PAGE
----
May 6, 2015
“What a book to discover in a Yorkshire cafe. I want to steal it. No??” I tweeted a couple of weeks ago, delighted to have encountered this wonderful Canadian picture book on a day trip to Ilkley. And I do have a demonstrated history of bibliokleptomania; but no, I determined. The Toast House Cafe in Ilkley was a lovely spot, a worthy home for Windy, I decided. So I left it there for someone else to come across.
But then! The cafe itself joined the twitter conversation I’d been having with CanLit enthusiasts back home about the goodness of Windy and other books in the series by Robin Mitchell and Judith Steedman. “glad u didn’t steal it! I put it in our cafe for others to enjoy. I read it 2 my boys yrs ago.” Oh, how embarrassing. To be caught considering becoming red-handed. And so I tried to pass the whole thing off like a lark, oh, I’d never steal a book, which is a total lie, but at least I didn’t steal this one. (And I hope that no one else does, because I’d absolutely be blamed.)
So the creators of Windy got looped into our conversation, and it was here that I discovered that Windy and Friends is now an app. (We downloaded “Sunny’s Dark Night,” and the kids really like it. We will probably get the others.) And from Windy and Friends’ twitter feed, I learned that Sunny is a magazine cover star, and there is such a thing as Small Wonder (subtitled: “A Quarterly Magazine for Kids and Their Grown-Ups”).
So naturally I subscribed, which is far more noble than stealing a book, albeit just as impulsive. But I am so glad I did! Our first copy was waiting for us when we got home from vacation, and it’s just as lovely as I was hoping.
The magazine is a beautiful object with lots of thoughtfulness put into its content. It seems born of an ethos that presumes children are deserving of beautiful things, in addition to stories, adventures and wonder. There is lots of opportunities for drawing, creating, reading and dreaming in the magazine, and the issues are substantial enough that you’ll keep them around for awhile. They also recommend Singing Away the Dark by Caroline Woodward and Julie Morstad, so they clearly have impeccable taste. And pie! There is pie. Plus if you look closely, you’ll see that the pie article AND the animal silhouette feature both have Beatles references in their titles, and I don’t know if that was deliberate, but I’d probably give them credit.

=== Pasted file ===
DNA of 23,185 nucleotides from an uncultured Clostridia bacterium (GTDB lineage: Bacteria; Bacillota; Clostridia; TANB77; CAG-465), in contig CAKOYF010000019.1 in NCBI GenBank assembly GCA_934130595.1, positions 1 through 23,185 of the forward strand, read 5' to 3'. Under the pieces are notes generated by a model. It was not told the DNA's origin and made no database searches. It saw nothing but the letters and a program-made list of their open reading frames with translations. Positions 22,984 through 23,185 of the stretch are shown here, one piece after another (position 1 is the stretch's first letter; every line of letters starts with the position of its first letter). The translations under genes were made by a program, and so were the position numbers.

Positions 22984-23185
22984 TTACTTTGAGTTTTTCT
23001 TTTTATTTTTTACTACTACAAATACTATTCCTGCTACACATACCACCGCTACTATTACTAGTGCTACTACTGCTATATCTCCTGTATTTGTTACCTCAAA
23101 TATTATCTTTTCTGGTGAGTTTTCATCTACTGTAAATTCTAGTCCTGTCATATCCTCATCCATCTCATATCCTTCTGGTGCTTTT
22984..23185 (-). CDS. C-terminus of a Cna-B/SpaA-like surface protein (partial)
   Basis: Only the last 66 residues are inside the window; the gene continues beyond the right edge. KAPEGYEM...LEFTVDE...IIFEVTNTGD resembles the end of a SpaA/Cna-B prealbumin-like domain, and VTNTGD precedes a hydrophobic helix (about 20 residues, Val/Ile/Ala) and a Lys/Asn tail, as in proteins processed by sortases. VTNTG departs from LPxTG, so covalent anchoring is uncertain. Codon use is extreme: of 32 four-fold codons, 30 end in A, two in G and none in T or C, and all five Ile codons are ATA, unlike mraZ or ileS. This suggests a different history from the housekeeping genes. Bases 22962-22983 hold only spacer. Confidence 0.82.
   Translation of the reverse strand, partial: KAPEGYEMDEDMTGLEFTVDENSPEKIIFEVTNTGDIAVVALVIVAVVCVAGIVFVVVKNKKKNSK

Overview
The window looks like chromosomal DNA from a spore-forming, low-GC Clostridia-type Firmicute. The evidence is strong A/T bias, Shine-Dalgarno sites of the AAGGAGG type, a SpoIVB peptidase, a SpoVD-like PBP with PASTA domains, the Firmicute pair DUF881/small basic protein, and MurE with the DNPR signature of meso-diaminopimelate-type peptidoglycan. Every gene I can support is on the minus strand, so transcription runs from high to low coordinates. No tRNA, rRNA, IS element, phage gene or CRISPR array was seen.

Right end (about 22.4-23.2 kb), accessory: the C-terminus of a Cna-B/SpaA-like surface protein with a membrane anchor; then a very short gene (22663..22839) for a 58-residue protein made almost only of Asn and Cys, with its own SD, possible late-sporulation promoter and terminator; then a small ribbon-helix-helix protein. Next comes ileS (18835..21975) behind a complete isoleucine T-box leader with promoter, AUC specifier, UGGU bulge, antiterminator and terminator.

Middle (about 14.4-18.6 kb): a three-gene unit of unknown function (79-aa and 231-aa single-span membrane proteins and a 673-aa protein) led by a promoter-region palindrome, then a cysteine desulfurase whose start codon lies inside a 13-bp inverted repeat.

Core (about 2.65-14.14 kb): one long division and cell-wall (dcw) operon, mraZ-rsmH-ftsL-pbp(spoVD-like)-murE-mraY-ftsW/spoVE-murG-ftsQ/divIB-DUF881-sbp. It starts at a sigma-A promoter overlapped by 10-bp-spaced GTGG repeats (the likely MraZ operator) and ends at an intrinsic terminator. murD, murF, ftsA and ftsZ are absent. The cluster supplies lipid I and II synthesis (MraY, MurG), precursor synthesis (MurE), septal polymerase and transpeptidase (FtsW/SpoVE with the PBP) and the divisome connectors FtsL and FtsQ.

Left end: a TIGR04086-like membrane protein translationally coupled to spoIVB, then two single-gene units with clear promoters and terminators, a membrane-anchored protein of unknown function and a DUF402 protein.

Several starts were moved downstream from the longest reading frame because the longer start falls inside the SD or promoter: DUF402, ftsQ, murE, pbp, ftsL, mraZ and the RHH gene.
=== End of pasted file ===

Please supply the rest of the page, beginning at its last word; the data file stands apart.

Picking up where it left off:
Our first issue is themed for darkness, produced a few months ago when winter was drawing in, and now that winter is done, I’m hoping that means we’ll be getting our next issue soon.
May 5, 2015
Everything is a circle. I first learned about Rachel Power’s work through serendipity and (what else?) blogging and talking about books. In 2008, the Australian writer and artist left a comment on my blog about the ambiguous ending to Emily Perkins’ Novel About My Wife, and I discovered her blog and her book, The Divided Heart.
At the time, I was pregnant with my first child and so still very much on the periphery of “the motherhood conversations” of which I’d be privy to in the months to come. And so The Divided Heart was my first hint of these, where I first read about maternal ambivalence, the struggle (emotional and practical) for mothers to assert their creative selves, and the myriad ways women find to make it work. It was a hugely important book for me. I read it before I read Rachel Cusk’s A Life’s Work!
And because everything is a circle, The Divided Heart is now back in print as Motherhood and Creativity: The Divided Heart, and where Power left a comment on an interview I’d done seven years ago, I’m now interviewing her—about the book, how it’s changed in its new edition, the ways in which the motherhood conversation has changed since 2008, and how motherhood can connect us to our creative selves and to the world.
Kerry: The Divided Heart was one of my foundational texts on motherhood and mothering—I read it while I was pregnant in 2008. Which seems like a lifetime ago now, but I am so pleased that it has found new life as Creativity and Motherhood. The book played a huge role in my own experience of my heart actually not being so divided when it came to motherhood and creativity—you showed examples of how women combine the two, even when the balance is tricky. These women showed me what was possible. So I really like the new title—but how did the title change come about?
Rachel Power: Thank you for those generous comments about the book. It’s very flattering that someone as well-read as you would consider my book any kind of “foundational text”! I know your book has become the same for so many women out there.